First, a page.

Human Rights protections against sexual violence also apply to persons under 18. The Convention on the Rights of the Child (CRC) states that children must be protected from “all forms of physical or mental violence, injury or abuse, neglect or negligent treatment, maltreatment or exploitation including sexual abuse” and ensure that victims of such acts receive legal and psycho-social redress.301

Violence prevents women from exercising a host of other rights. These rights include the right not to be subject to cruel, inhuman or degrading treatment or punishment,302 security of person,303 and in extreme cases, the right to life.304 The CEDAW Committee also noted that “gender-based violence is a form of discrimination that seriously inhibits women’s ability to enjoy rights and freedoms on a basis of equality with men,” including the right to the highest attainable standard of physical and mental health.305

The Palestinian Authority has failed to create an effective institutional framework to prevent violence against women and girls, sanction these abuses when they occur, encourage victims to report acts of violence and protect them from further violence. The Palestinian police force lacks the expertise, and apparently the will, to deal with cases of violence against women in a manner that is effective, sensitive to the needs of victims, and respectful of their privacy. Meanwhile, the absence of medical guidelines for doctors also seriously affects the quality of medical treatment afforded to female victims of violence.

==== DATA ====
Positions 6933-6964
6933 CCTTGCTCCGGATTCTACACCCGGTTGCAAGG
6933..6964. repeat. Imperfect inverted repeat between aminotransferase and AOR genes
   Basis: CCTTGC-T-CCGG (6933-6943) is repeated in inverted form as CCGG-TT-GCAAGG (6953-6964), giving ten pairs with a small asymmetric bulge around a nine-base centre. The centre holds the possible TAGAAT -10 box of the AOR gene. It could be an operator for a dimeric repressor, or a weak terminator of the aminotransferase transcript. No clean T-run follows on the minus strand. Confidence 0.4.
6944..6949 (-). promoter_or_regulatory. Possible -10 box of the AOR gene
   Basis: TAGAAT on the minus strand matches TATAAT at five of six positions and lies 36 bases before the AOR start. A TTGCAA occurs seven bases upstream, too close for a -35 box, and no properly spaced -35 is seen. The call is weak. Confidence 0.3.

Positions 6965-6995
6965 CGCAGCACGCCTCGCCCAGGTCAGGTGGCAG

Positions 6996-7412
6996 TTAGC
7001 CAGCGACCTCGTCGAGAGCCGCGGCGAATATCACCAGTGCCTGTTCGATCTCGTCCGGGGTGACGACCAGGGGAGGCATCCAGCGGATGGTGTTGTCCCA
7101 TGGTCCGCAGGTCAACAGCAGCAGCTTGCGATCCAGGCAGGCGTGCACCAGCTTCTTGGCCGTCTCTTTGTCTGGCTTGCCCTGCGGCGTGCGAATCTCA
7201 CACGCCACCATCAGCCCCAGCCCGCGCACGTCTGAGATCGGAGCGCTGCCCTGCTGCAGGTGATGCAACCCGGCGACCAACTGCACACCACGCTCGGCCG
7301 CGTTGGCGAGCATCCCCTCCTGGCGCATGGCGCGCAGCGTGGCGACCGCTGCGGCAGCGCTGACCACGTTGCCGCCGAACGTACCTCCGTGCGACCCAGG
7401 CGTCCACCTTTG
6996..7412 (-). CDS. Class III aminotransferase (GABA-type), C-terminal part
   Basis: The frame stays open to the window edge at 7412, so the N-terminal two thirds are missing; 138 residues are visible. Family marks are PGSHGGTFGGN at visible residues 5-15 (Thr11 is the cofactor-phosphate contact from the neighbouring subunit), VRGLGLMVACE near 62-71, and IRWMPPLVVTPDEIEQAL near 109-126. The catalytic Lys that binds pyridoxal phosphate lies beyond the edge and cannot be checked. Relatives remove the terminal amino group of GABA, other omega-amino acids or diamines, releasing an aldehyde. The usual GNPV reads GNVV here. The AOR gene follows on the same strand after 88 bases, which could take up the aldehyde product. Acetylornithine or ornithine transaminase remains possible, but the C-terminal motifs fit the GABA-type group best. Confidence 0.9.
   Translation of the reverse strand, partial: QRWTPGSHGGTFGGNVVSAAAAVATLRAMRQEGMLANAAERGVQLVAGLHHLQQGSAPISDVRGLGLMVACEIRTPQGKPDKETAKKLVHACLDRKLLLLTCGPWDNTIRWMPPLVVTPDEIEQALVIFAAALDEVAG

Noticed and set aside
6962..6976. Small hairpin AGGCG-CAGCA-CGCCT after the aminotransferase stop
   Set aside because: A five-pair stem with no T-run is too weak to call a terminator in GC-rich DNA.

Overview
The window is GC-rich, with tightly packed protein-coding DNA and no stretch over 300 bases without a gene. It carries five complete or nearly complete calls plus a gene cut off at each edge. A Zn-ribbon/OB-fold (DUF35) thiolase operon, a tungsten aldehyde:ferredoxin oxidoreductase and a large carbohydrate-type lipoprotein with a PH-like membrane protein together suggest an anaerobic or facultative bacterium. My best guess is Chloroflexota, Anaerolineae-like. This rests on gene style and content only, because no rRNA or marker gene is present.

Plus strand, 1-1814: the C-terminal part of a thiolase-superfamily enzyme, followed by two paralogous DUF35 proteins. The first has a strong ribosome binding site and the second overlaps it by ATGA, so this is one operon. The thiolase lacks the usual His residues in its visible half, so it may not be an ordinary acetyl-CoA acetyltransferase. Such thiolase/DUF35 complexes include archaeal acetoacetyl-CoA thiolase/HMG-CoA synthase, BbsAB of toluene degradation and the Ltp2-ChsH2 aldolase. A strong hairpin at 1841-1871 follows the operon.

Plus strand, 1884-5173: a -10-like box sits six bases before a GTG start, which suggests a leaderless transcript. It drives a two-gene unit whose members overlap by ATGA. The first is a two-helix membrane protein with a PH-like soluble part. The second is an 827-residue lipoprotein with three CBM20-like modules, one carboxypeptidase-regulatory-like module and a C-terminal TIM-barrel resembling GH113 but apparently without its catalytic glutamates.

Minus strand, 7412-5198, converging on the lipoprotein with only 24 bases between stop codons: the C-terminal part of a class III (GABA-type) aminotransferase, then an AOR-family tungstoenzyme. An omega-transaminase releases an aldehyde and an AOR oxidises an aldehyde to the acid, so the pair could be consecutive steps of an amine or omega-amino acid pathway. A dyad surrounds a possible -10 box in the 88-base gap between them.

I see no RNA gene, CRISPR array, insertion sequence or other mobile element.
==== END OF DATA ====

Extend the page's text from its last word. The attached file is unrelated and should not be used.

The PA has not taken the necessary steps to ensure access to justice for victims of sexual violence. In violation of international law, Palestinian women and girls who report abuse to their families or the authorities may be forced or coerced to marry their rapist or a stranger to “erase” the abuse before the case ever reaches the prosecutor’s office or the courts.306These forced marriages have been condemned as a harmful traditional practice and a form of gender-based violence.307

According to the CEDAW committee, gender-sensitive training of judicial and law enforcement officials is essential for the effective implementation of the Convention. The implementation of the UN General Assembly’s Resolution on Crime Prevention and Criminal Justice Measures to Eliminate Violence against Women could greatly improve the Palestinian police’s response to violence against women and girls. The resolution, among other things, urges governments to: “ensure that the applicable provisions of law, codes, and procedures related to violence against women are consistently enforced…;” “develop investigative techniques that do not degrade women subjected to violence and minimize intrusion…;” “ensure that police procedures, including decisions on the arrest, detention and terms of any form of release of the perpetrator, take into account the need for the safety of the victim… and that these procedures also prevent further acts of violence;” and “empower the police to respond promptly to incidents of violence against women.”308

289 The Palestinian Amended Basic Law was promulgated on March 18, 2003. A complete copy of the law can be found at (accessed May 3, 2006).